Saturday, July 22, 2017
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Is Queensland falling behind?

Queensland may dominate New South Wales on the football field, but where strata laws are concerned, our ‘rival state’ is out in front. From 30 November 2016, the New South Wales Strata Schemes Act 2015 will come into effect, which contains more than 90 amendments to how strata schemes are currently legislated.

Some of these changes include by-laws prohibiting overcrowding, stricter monitoring of parking, default approval for pets, a developer defects bond, and a simplified permission process for renovations.

To ensure Queensland stays competitive, one body corporate company Archers the Strata Professionals  is calling on the state government to ‘catch up’, with its last major reform more than 19 years ago. Director Colin Archer said a review of the Queensland legislation is well overdue.

“When the Body Corporate and Community Management Act was introduced in 1997, it was absolutely the leading strata legislation in the country,” Mr Archer said.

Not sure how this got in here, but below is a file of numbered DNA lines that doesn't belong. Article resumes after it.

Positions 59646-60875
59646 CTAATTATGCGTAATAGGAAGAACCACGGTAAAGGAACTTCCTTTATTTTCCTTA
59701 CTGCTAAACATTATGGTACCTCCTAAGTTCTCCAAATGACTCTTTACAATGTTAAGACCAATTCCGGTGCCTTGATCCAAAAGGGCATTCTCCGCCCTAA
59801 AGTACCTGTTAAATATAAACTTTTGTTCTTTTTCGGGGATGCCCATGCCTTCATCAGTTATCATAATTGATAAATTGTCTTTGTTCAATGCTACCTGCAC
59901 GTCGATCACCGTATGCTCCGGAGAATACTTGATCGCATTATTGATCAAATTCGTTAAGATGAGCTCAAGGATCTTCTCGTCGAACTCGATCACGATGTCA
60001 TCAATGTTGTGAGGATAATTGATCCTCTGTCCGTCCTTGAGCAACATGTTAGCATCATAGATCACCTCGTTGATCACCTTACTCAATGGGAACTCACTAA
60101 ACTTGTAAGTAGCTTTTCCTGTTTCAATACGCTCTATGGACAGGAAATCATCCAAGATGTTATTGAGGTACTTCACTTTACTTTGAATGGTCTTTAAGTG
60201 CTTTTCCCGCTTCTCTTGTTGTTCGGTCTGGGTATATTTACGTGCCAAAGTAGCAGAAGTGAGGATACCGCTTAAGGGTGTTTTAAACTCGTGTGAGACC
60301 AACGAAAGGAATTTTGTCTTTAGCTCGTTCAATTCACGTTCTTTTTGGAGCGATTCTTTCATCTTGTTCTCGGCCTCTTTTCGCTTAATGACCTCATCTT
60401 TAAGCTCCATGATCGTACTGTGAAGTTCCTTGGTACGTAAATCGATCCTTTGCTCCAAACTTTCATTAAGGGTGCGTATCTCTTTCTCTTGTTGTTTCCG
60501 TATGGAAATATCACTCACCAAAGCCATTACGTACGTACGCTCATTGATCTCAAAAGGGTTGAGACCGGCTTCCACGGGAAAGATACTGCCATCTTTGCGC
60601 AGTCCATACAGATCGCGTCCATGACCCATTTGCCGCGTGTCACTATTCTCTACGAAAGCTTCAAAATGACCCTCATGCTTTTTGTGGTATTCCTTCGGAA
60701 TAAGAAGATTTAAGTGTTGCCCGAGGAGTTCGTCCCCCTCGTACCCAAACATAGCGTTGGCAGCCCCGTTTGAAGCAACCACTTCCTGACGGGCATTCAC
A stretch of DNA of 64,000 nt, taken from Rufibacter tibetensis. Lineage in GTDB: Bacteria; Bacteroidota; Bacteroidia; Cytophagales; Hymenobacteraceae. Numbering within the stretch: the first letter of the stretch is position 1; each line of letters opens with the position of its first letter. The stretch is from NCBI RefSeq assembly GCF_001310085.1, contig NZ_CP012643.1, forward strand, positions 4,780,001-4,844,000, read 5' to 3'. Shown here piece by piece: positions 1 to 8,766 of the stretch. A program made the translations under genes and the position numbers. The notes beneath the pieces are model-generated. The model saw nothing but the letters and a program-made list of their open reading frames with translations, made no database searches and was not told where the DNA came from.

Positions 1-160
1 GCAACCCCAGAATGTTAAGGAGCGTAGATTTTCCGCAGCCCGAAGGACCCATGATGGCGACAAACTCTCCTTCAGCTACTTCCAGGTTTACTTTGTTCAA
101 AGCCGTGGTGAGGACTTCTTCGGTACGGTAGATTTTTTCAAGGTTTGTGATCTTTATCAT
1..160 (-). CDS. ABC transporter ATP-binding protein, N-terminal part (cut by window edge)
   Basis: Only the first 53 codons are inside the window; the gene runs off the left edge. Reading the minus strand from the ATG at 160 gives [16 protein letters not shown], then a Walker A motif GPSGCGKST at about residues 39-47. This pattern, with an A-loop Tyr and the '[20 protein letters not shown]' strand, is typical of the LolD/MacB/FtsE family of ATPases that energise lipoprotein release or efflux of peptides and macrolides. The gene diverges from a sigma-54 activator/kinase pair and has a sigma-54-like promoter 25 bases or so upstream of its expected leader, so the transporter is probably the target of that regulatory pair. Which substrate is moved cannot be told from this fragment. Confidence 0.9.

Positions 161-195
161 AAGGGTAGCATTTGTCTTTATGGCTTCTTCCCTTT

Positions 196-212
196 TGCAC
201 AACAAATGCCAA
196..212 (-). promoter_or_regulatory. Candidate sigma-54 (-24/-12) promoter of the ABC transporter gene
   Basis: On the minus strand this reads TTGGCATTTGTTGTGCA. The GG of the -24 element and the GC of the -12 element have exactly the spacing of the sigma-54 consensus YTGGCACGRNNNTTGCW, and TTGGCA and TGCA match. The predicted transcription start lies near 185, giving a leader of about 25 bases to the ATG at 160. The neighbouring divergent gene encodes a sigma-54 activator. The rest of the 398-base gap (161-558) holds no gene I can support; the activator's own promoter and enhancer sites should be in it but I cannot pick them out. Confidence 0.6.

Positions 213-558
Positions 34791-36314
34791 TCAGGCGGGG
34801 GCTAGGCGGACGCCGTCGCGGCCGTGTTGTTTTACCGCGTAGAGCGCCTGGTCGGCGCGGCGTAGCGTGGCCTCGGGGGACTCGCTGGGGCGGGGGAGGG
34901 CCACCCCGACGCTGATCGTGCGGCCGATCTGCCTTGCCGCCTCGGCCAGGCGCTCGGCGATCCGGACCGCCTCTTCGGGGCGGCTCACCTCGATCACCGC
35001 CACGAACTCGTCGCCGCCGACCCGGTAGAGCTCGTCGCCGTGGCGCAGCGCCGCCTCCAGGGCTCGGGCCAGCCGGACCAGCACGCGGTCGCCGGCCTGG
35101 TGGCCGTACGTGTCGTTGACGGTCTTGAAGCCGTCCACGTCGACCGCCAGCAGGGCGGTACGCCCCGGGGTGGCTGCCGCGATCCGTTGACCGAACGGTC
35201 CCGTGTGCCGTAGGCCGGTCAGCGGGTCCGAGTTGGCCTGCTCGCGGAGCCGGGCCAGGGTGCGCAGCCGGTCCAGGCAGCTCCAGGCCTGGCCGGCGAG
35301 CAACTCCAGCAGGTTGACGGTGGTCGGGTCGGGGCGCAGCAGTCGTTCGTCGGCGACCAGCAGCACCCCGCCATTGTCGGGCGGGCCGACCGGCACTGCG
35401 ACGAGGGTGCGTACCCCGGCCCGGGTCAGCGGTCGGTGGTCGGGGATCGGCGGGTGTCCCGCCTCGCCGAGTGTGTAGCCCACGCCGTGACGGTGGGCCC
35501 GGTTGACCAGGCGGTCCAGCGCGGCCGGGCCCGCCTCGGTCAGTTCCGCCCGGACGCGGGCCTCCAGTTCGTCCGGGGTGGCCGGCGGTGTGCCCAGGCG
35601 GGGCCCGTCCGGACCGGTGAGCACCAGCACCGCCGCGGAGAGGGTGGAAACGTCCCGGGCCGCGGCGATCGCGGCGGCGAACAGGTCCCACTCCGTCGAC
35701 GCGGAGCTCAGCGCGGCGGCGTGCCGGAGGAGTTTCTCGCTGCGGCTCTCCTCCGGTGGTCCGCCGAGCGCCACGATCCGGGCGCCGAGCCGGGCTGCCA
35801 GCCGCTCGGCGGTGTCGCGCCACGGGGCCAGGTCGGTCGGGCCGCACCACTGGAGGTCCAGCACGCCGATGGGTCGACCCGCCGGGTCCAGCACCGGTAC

“Since then, we have had four discussion papers released on further changes to our legislation and hundreds of industry submissions, yet no government response.

“It’s time our strata laws were updated to better reflect the way people live and work in 2016 and beyond.”

Mr Archer said as well as being outdated, current legislation does not protect Queensland unit owners from incompetent or dishonest strata managers.

“Almost every other state in Australia has established licensing or registration to protect consumers from fraud, except Queensland,” he said.

“In Queensland, you can become a strata manager without any professional qualifications or training, and there is no protection from dishonesty other than a ‘toothless’ code of conduct.

“This means strata companies are managing billions of dollars of property with substantial trust funds, without any accountability or government oversight.

“Our principle concern is the damage to consumers, property values, and Queensland’s reputation as a safe investment destination.

“Consequently, it’s time Queensland caught up to its neighbouring states and brought its strata legislation into the 21st century,” he said.

Colin Archer is a founding and life member of Strata Community Australia (SCA); the peak representative industry body.

SCA works to raise professional standards throughout the industry in Australia and New Zealand through training, education and advocacy.

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